Students in a classroom at a school in the Moroccan village of Taghzirt. Improving the efficiency of public spending on education can help boost growth in Morocco, says IMF (photo: Fadel Senna/AFP/Getty Images)

With IMF’s $3.47 Billion Liquidity Line, Morocco Can Build Upon Economic Progress

August 2, 2016

  • Morocco sees progress in reducing fiscal, external vulnerabilities
  • Successor program to help maintain economic stability, raise growth prospects
  • Tackling high youth unemployment, investing in human capital key priority

The IMF approved a two-year, $3.47 billion liquidity line for Morocco to support the country continue its economic reforms and further strengthen its growth prospects.

The arrangement is under the IMF’s Precautionary and Liquidity Line, which provides insurance against external shocks in light of heightened uncertainty worldwide. This will help the government to continue with their reform agenda aimed at promoting inclusive growth by addressing challenges such as high youth unemployment (about 21 percent in 2015), low female labor force participation, and boosting competitiveness, in a still adverse external environment.

Insurance against global instability

Coming off the two previous precautionary and liquidity arrangements—approved in 2012 and 2014—Morocco has implemented challenging reforms such as modernizing the budget framework, enacting energy subsidy reforms, strengthening the domestic financial sector, and most recently reforming the civil service pension system.

These efforts, as well as a more favorable external environment in recent years, have contributed to the substantial decline in domestic and external imbalances (see Chart). Yet, Morocco is still subject to potential external shocks such as a slowdown in the Euro area, increased volatility in the financial markets, and regional spillovers—such as heightened geopolitical risks that would lead to reduced tourism and increased oil price volatility—which could reverse some of the recent achievements.

The new liquidity line arrangement, therefore, can support the authorities’ efforts to further strengthen macroeconomic stability and economic resilience, even if these external shocks materialize.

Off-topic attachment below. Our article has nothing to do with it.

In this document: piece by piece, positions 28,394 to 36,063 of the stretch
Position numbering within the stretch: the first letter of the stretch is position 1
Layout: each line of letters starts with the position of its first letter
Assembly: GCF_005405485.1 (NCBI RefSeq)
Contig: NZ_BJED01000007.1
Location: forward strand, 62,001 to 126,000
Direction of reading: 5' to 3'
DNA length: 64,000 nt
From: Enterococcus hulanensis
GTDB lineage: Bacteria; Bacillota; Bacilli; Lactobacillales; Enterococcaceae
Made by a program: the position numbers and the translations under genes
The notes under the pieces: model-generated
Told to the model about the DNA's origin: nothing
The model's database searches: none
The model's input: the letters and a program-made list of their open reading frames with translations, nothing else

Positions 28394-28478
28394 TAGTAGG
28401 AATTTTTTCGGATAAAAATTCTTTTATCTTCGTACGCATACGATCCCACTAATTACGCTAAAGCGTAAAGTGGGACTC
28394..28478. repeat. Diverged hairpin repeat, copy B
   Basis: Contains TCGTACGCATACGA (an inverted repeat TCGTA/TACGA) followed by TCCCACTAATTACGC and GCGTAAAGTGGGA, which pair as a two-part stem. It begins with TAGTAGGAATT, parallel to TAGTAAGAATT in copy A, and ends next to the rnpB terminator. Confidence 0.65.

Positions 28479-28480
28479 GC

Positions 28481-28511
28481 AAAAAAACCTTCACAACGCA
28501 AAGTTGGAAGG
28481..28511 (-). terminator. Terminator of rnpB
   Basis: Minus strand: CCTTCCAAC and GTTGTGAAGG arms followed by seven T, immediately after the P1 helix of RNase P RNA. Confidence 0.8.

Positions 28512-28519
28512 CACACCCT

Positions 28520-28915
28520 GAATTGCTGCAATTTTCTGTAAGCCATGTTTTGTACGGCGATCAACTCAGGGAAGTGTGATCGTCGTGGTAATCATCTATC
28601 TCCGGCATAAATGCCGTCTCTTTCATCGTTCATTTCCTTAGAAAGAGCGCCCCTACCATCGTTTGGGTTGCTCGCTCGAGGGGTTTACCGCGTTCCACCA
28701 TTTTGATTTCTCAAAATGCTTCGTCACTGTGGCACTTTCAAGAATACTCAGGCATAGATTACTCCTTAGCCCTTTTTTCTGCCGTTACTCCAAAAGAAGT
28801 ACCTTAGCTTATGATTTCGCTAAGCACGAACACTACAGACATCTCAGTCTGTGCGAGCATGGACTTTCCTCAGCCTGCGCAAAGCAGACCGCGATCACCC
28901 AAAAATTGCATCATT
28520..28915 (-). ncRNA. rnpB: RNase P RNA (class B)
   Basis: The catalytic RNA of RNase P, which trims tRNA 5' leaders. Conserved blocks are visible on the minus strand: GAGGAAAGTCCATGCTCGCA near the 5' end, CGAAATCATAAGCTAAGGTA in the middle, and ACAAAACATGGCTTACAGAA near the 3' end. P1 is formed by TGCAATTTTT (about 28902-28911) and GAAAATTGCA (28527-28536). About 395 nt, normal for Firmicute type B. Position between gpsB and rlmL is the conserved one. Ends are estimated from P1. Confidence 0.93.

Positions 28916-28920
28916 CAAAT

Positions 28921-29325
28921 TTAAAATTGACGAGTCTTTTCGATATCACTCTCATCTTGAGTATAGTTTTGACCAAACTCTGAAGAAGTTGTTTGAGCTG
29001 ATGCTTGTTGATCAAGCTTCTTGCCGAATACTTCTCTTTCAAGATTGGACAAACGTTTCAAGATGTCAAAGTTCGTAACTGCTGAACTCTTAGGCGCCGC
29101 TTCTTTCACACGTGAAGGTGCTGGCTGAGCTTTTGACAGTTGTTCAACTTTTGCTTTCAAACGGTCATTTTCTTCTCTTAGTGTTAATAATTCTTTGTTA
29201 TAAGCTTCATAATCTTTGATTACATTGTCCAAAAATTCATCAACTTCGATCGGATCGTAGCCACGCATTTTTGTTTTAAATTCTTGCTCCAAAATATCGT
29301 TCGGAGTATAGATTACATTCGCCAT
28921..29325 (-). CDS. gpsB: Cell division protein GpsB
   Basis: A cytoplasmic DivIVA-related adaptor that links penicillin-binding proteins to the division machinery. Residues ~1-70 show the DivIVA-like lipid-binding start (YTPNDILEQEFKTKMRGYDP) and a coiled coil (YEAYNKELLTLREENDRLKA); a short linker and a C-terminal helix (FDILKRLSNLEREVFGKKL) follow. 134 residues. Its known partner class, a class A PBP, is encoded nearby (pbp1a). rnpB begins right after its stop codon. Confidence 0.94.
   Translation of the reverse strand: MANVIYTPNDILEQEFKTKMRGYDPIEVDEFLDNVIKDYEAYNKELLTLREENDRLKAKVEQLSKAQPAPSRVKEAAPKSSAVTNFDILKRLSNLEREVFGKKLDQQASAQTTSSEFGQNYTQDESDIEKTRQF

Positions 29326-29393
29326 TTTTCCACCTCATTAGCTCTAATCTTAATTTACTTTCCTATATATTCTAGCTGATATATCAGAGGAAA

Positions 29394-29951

Strong reform progress

Despite slow growth in the Euro Area—to which Morocco has close economic links—the country’s strong policies and domestic reforms, combined with favorable oil prices have helped steer the economy forward.

The authorities have implemented these key reforms:

  • Liberalizing fuel product prices
  • Expanding social programs targeting most vulnerable groups
  • Adopting a new organic budget law and banking law that will considerably strengthen its fiscal and financial sector policy frameworks

The authorities have also been working toward implementing civil service pension reform and finalizing a new central bank law aimed at strengthening its independence and transparency.

More broadly, the government has implemented important reforms to further diversify the economy. These efforts are now bearing fruit as reflected in the rapid emergence of new and higher valued added industries (automobile, aeronautics, and electronics), which now provide Morocco with more export revenues than traditional sectors such as agriculture or phosphates. The country has also further developed its tourism industry.

Increasing Morocco’s economic potential

Building on recent progress, Morocco can take further steps to boost its potential growth and make it more inclusive. These include:

  • Promoting private sector led growth, including fostering small and medium enterprises through better access to credit, ensuring healthy competition between companies, and greater governance and transparency.
  • Making the exchange rate more flexible to help absorb external shocks and preserve the country’s competitiveness in the global market.
  • Further develop and invest in human capital. This involves improving the efficiency of public spending in the education system and reducing skill mismatches through better teacher training, recruitment, deployment, and evaluation.
  • Implement labor market reforms and active labor market polices to address the high youth unemployment and low female labor force participation. 
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